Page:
This guest post is drafted by an expert from iThenticate, a plagiarism checker trusted by the world’s top researchers, publishers, and scholars.
Most of us understand the issues of plagiarism as well as the importance to take utmost care when citing all our sources in a research publication. However, it may surprise you to know how frequently researchers have had their papers rejected or retracted due to plagiarizing their sources unknowingly. This does not only involve the obvious copy and pasting of text that leads to plagiarism but also covers more subtle issues like improper paraphrasing, citation formats, originality checking, or even work done by your co-authors leading eventually to manuscript rejection. Hence, it is important that researchers today use a plagiarism checker, both during writing and before submission when publishing research manuscripts.
Take for example the case of an Assistant Professor at Brown University who had published a book in 2012 that took her years to complete. Although the ideas in the book were all her own, she had inadvertently plagiarized the work of other researchers due to unorganized note taking. Not only did she have to retract the work, but she also lost her job at the university, tarnishing her career.
If she had just taken the time to scan her book with a plagiarism checker, this could have easily been avoided. Unfortunately, her story is not unique; some journals are currently rejecting as much as 23% submissions after running them through a plagiarism checker. These programs not only check for exact phrase matches, but also for the less obvious forms of plagiarism that are sometimes unintentional.
The publication process becomes more competitive each year and editors have more tools to identify research misconduct such as plagiarism. If your work contains any misconduct at all, it is grounds for rejection, so you need to know how to avoid plagiarism in research papers.
Plagiarism can take many forms, including:
- Duplication where a researcher reuses his or her own work from an earlier paper or study, without proper attribution (known as self-plagiarism);
- Improper citing where a researcher uses a secondary source, but only cites the primary sources contained in that secondary source;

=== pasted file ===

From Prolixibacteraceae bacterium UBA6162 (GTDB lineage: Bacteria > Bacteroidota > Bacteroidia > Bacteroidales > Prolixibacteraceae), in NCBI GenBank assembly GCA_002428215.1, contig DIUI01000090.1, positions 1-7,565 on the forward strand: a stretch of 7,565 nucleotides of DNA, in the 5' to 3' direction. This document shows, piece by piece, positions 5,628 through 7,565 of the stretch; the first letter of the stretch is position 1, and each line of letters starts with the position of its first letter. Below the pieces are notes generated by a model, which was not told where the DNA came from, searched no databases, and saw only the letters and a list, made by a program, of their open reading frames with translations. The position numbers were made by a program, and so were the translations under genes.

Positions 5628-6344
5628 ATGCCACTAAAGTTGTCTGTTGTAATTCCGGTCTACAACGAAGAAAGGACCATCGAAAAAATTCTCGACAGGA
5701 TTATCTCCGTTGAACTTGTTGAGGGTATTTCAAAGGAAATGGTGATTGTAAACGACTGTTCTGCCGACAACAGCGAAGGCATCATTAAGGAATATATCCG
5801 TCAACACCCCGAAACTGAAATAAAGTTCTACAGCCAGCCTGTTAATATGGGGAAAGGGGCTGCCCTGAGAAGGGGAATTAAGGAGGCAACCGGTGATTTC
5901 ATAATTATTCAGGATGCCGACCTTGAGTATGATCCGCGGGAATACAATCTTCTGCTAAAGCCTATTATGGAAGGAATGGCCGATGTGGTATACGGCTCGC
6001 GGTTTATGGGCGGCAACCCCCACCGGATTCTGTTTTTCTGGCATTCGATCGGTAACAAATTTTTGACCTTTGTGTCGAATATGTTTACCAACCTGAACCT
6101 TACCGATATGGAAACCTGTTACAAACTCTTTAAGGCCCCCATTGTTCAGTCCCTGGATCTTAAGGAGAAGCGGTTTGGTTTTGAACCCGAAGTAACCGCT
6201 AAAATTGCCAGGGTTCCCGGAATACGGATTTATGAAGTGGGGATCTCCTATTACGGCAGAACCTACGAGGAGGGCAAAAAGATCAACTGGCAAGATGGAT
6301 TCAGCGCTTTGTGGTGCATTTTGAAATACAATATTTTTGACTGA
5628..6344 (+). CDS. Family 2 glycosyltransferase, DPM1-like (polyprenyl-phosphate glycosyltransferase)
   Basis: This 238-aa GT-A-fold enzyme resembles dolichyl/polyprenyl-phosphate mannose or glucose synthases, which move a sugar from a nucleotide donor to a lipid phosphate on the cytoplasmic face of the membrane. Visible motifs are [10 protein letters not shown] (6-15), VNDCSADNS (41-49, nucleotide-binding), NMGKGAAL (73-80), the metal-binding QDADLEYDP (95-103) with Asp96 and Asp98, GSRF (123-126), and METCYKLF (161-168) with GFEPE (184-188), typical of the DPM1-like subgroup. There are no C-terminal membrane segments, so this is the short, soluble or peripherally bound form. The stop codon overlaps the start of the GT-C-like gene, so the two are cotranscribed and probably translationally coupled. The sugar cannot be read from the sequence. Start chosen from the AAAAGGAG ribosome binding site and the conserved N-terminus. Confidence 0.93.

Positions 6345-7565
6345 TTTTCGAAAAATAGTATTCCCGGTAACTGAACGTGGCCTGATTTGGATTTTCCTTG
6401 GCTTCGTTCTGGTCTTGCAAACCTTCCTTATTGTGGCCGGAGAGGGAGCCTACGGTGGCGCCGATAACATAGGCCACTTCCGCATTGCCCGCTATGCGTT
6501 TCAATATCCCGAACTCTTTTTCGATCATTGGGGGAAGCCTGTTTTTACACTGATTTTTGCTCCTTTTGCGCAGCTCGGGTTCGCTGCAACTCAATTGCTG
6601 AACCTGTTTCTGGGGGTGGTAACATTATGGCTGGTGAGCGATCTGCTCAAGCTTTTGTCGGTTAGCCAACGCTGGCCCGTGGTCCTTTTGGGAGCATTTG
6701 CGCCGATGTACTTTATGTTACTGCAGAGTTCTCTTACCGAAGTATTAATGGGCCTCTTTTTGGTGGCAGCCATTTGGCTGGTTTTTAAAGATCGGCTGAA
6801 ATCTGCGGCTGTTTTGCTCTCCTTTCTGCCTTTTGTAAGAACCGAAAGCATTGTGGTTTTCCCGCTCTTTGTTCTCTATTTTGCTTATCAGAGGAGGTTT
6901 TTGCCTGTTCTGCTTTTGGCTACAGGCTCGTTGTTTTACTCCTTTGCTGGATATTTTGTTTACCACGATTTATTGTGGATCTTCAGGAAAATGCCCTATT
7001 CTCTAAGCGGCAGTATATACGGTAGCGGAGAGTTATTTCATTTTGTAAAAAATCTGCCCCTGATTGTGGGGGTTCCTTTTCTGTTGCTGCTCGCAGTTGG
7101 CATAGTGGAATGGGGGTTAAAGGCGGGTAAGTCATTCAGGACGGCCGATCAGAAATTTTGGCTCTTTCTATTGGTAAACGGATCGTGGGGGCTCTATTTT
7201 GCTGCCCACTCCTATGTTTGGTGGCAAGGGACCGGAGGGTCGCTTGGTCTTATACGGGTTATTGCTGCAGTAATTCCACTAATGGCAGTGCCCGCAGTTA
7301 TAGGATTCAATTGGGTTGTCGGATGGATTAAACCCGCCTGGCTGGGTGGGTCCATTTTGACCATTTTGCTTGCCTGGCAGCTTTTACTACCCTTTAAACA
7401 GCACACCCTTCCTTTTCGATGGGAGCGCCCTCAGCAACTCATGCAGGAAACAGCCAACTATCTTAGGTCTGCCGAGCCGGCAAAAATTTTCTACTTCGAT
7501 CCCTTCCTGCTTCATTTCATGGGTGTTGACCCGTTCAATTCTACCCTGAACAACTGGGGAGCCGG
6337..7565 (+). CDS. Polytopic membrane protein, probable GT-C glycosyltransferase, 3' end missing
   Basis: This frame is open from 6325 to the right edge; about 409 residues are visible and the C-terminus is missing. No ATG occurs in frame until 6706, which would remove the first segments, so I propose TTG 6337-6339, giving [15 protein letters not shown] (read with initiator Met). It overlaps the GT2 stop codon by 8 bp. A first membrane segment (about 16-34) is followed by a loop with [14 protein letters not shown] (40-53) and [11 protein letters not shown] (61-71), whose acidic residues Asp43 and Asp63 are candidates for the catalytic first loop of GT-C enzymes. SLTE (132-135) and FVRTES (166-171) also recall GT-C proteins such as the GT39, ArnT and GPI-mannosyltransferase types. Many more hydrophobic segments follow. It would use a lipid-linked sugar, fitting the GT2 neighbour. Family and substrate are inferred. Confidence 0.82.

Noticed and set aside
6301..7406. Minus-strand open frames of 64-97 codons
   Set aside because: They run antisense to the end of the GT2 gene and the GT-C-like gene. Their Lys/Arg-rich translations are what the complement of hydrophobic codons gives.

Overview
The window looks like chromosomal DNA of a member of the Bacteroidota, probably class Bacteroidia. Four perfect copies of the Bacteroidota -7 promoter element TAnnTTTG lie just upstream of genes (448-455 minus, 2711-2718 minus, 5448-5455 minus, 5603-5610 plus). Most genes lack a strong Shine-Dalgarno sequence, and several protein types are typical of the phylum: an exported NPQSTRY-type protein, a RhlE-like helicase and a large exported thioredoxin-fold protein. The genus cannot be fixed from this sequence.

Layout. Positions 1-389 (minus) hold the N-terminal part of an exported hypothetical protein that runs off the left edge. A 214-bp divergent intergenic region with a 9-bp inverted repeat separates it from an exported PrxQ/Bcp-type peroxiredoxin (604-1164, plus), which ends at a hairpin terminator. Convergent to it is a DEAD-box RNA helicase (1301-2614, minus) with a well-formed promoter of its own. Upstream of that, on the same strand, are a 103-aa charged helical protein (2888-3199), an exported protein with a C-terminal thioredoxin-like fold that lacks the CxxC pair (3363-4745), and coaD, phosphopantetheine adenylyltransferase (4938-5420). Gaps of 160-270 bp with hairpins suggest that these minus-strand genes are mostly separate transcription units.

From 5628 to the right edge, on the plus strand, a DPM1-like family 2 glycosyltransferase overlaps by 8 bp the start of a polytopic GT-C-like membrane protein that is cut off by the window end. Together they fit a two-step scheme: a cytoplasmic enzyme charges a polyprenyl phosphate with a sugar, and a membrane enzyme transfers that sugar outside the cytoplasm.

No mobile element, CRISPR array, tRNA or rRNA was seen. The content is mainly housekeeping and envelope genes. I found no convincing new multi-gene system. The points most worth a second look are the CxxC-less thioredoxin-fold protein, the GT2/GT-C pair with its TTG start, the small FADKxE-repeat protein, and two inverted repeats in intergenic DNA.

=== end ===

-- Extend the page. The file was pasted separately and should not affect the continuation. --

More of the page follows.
- Paraphrasing when a researcher uses another person’s words and also adds in some original words of their own, but does not give proper attribution for the use of the original author’s words;
- Repetition of research where a person publishes a new study, but repeats data or text that has already been published in a similar study, and fails to give proper attribution for the original study; and
- Blatant, deliberate plagiarism where a researcher copies another researcher’s work without attribution or even submits another researcher’s manuscript under his/her own name.
These forms of plagiarism are quite common and all will result in rejected manuscripts even if the research findings are sound.
How to Write a Research Paper without Plagiarism
Learning how to properly cite your work is integral to becoming a published researcher. Proper citations give credit to the originators of the ideas and to the researchers who invested their time in developing the field. They also give your work more credence by tracing the evolution of the ideas and giving support for your claims. Citing sources is in your interest not only to avoid plagiarism but also to make your work widely trusted and accepted. Therefore, it’s important to occasionally remind yourself of when citations are necessary.
The most frequent types of citations are for concepts, ideas, and findings that are not your own. This is the easiest type of citation that informs the reader about who developed those findings, and where to read more about them.